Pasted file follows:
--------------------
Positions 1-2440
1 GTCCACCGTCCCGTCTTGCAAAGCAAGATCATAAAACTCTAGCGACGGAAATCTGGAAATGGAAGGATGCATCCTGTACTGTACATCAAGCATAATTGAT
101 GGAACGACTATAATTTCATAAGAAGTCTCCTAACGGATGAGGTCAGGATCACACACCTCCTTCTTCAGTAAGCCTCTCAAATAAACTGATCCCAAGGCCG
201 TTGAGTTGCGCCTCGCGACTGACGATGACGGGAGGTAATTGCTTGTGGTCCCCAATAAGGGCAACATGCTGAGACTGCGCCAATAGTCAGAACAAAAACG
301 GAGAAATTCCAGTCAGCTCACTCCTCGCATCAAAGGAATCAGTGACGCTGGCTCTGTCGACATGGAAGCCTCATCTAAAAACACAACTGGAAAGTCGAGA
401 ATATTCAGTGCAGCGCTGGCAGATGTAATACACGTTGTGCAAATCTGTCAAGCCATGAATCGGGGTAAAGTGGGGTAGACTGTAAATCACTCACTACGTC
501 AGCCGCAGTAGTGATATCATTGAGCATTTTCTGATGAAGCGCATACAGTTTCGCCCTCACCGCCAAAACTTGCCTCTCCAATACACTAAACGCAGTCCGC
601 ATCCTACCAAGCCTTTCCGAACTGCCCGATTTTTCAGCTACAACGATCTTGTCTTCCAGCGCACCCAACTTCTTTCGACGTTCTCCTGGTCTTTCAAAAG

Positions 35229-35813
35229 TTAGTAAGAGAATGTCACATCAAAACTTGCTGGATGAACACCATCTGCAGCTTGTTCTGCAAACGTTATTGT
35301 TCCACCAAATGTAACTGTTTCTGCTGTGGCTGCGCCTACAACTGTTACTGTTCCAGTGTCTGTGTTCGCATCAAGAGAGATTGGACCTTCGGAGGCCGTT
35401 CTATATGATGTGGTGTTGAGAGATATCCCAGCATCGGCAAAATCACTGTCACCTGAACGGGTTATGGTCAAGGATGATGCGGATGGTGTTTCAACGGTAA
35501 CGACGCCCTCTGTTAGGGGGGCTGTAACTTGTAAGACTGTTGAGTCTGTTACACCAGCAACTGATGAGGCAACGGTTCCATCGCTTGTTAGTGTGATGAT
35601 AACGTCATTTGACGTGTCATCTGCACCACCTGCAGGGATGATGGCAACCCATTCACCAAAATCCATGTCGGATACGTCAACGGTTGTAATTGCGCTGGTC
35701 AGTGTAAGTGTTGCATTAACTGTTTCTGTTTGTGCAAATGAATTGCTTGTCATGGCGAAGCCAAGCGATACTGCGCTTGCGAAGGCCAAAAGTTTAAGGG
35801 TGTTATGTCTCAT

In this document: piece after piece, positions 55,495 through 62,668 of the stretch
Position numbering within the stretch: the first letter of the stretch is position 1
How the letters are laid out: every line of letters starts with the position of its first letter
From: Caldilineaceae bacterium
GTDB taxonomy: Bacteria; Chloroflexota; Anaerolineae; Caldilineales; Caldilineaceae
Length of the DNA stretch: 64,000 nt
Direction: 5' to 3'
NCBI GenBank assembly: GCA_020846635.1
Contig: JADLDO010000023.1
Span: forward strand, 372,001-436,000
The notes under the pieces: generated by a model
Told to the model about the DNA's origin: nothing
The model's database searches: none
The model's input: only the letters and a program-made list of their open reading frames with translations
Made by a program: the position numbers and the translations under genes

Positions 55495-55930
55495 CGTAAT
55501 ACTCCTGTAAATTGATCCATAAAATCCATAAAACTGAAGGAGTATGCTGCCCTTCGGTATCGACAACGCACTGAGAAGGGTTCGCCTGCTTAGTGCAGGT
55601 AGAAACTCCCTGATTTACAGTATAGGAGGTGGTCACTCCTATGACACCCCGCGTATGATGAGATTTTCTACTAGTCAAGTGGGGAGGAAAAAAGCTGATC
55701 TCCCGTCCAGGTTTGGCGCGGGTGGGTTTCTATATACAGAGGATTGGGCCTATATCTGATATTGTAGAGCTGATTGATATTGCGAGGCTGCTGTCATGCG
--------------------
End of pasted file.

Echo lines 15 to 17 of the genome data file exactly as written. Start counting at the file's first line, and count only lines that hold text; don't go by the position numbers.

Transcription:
35701 AGTGTAAGTGTTGCATTAACTGTTTCTGTTTGTGCAAATGAATTGCTTGTCATGGCGAAGCCAAGCGATACTGCGCTTGCGAAGGCCAAAAGTTTAAGGG
35801 TGTTATGTCTCAT

In this document: piece after piece, positions 55,495 through 62,668 of the stretch